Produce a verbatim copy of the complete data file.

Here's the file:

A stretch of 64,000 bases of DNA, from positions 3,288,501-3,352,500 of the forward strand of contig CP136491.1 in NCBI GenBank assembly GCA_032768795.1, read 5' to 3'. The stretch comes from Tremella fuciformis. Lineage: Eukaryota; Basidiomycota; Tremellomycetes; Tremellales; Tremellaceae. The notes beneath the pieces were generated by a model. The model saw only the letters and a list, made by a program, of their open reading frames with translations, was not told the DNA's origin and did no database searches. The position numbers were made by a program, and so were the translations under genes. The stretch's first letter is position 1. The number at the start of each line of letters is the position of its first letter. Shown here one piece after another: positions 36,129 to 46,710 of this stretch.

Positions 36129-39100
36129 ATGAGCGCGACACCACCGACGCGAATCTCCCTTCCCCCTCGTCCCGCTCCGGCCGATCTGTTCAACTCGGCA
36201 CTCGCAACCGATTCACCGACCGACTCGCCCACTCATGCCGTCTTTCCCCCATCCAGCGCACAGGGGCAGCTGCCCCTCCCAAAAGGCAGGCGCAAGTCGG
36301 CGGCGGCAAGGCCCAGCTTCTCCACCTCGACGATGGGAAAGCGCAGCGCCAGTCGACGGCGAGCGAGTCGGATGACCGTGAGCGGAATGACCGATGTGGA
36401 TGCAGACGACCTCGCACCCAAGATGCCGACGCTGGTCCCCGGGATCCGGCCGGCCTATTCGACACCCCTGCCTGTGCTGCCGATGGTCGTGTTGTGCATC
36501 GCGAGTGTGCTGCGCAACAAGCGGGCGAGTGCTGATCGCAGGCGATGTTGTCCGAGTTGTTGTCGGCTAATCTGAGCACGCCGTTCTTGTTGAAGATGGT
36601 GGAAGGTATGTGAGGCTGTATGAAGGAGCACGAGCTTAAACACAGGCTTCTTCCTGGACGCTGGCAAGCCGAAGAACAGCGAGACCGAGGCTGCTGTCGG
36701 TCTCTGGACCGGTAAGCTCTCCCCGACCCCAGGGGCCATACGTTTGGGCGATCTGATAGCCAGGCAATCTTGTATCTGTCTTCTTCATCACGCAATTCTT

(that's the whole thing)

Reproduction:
A stretch of 64,000 bases of DNA, from positions 3,288,501-3,352,500 of the forward strand of contig CP136491.1 in NCBI GenBank assembly GCA_032768795.1, read 5' to 3'. The stretch comes from Tremella fuciformis. Lineage: Eukaryota; Basidiomycota; Tremellomycetes; Tremellales; Tremellaceae. The notes beneath the pieces were generated by a model. The model saw only the letters and a list, made by a program, of their open reading frames with translations, was not told the DNA's origin and did no database searches. The position numbers were made by a program, and so were the translations under genes. The stretch's first letter is position 1. The number at the start of each line of letters is the position of its first letter. Shown here one piece after another: positions 36,129 to 46,710 of this stretch.

Positions 36129-39100
36129 ATGAGCGCGACACCACCGACGCGAATCTCCCTTCCCCCTCGTCCCGCTCCGGCCGATCTGTTCAACTCGGCA
36201 CTCGCAACCGATTCACCGACCGACTCGCCCACTCATGCCGTCTTTCCCCCATCCAGCGCACAGGGGCAGCTGCCCCTCCCAAAAGGCAGGCGCAAGTCGG
36301 CGGCGGCAAGGCCCAGCTTCTCCACCTCGACGATGGGAAAGCGCAGCGCCAGTCGACGGCGAGCGAGTCGGATGACCGTGAGCGGAATGACCGATGTGGA
36401 TGCAGACGACCTCGCACCCAAGATGCCGACGCTGGTCCCCGGGATCCGGCCGGCCTATTCGACACCCCTGCCTGTGCTGCCGATGGTCGTGTTGTGCATC
36501 GCGAGTGTGCTGCGCAACAAGCGGGCGAGTGCTGATCGCAGGCGATGTTGTCCGAGTTGTTGTCGGCTAATCTGAGCACGCCGTTCTTGTTGAAGATGGT
36601 GGAAGGTATGTGAGGCTGTATGAAGGAGCACGAGCTTAAACACAGGCTTCTTCCTGGACGCTGGCAAGCCGAAGAACAGCGAGACCGAGGCTGCTGTCGG
36701 TCTCTGGACCGGTAAGCTCTCCCCGACCCCAGGGGCCATACGTTTGGGCGATCTGATAGCCAGGCAATCTTGTATCTGTCTTCTTCATCACGCAATTCTT